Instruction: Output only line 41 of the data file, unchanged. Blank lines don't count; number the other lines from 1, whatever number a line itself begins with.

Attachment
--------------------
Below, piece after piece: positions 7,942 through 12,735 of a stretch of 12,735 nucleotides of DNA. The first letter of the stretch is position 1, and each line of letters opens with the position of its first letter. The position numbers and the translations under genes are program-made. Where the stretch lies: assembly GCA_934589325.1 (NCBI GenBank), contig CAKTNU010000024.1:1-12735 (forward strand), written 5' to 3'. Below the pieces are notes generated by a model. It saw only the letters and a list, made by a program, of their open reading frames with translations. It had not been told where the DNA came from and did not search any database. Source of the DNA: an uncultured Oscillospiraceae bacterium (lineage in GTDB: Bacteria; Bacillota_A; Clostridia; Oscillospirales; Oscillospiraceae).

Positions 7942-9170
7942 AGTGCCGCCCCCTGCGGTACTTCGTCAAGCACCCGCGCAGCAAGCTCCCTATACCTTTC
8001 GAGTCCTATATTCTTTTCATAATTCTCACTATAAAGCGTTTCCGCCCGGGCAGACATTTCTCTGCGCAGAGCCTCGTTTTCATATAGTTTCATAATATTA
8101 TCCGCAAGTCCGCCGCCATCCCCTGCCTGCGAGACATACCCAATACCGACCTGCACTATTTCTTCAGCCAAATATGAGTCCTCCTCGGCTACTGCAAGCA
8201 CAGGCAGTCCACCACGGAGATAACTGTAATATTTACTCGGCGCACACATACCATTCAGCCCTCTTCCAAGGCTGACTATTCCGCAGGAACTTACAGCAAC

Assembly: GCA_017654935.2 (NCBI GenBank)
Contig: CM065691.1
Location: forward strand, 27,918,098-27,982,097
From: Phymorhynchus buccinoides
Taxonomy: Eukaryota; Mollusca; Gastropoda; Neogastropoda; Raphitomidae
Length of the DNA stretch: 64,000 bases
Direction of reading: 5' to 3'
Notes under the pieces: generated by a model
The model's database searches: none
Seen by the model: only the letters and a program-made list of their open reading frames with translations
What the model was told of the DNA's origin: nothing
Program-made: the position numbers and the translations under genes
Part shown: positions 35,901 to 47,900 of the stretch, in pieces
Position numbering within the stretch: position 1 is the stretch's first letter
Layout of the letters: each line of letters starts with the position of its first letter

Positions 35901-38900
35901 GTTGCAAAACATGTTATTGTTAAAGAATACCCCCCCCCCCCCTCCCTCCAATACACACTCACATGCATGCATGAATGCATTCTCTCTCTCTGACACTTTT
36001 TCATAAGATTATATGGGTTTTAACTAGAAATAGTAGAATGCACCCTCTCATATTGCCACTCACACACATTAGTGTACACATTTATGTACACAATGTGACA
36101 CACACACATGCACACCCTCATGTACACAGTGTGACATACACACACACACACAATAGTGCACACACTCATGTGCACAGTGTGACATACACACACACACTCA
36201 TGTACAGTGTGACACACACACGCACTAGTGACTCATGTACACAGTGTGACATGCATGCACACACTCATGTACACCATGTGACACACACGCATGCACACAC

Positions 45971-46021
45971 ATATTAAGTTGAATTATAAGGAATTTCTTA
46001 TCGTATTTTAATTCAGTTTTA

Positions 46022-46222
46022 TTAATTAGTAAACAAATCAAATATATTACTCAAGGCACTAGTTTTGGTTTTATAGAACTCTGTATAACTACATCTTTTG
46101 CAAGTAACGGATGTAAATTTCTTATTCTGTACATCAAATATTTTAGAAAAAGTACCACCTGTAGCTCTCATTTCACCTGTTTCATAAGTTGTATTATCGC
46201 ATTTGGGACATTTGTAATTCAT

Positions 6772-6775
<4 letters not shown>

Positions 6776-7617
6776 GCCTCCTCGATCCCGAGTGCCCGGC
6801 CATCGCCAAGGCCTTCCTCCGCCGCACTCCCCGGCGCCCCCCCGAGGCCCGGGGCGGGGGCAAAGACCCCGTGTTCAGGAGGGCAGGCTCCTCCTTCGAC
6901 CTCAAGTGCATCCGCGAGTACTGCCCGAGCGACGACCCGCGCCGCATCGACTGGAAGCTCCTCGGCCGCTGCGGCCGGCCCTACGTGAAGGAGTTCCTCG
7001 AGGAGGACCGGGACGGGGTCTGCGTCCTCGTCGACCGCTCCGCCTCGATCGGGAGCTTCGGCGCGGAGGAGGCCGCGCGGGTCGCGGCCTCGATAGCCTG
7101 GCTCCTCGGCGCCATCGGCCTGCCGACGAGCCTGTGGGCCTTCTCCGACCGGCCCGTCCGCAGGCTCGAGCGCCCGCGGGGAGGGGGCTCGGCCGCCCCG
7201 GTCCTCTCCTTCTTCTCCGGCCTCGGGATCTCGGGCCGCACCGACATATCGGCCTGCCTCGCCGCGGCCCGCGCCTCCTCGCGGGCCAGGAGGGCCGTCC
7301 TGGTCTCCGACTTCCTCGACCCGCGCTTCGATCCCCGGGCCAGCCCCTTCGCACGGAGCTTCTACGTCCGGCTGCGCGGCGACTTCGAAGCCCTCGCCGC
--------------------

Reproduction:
7101 GCTCCTCGGCGCCATCGGCCTGCCGACGAGCCTGTGGGCCTTCTCCGACCGGCCCGTCCGCAGGCTCGAGCGCCCGCGGGGAGGGGGCTCGGCCGCCCCG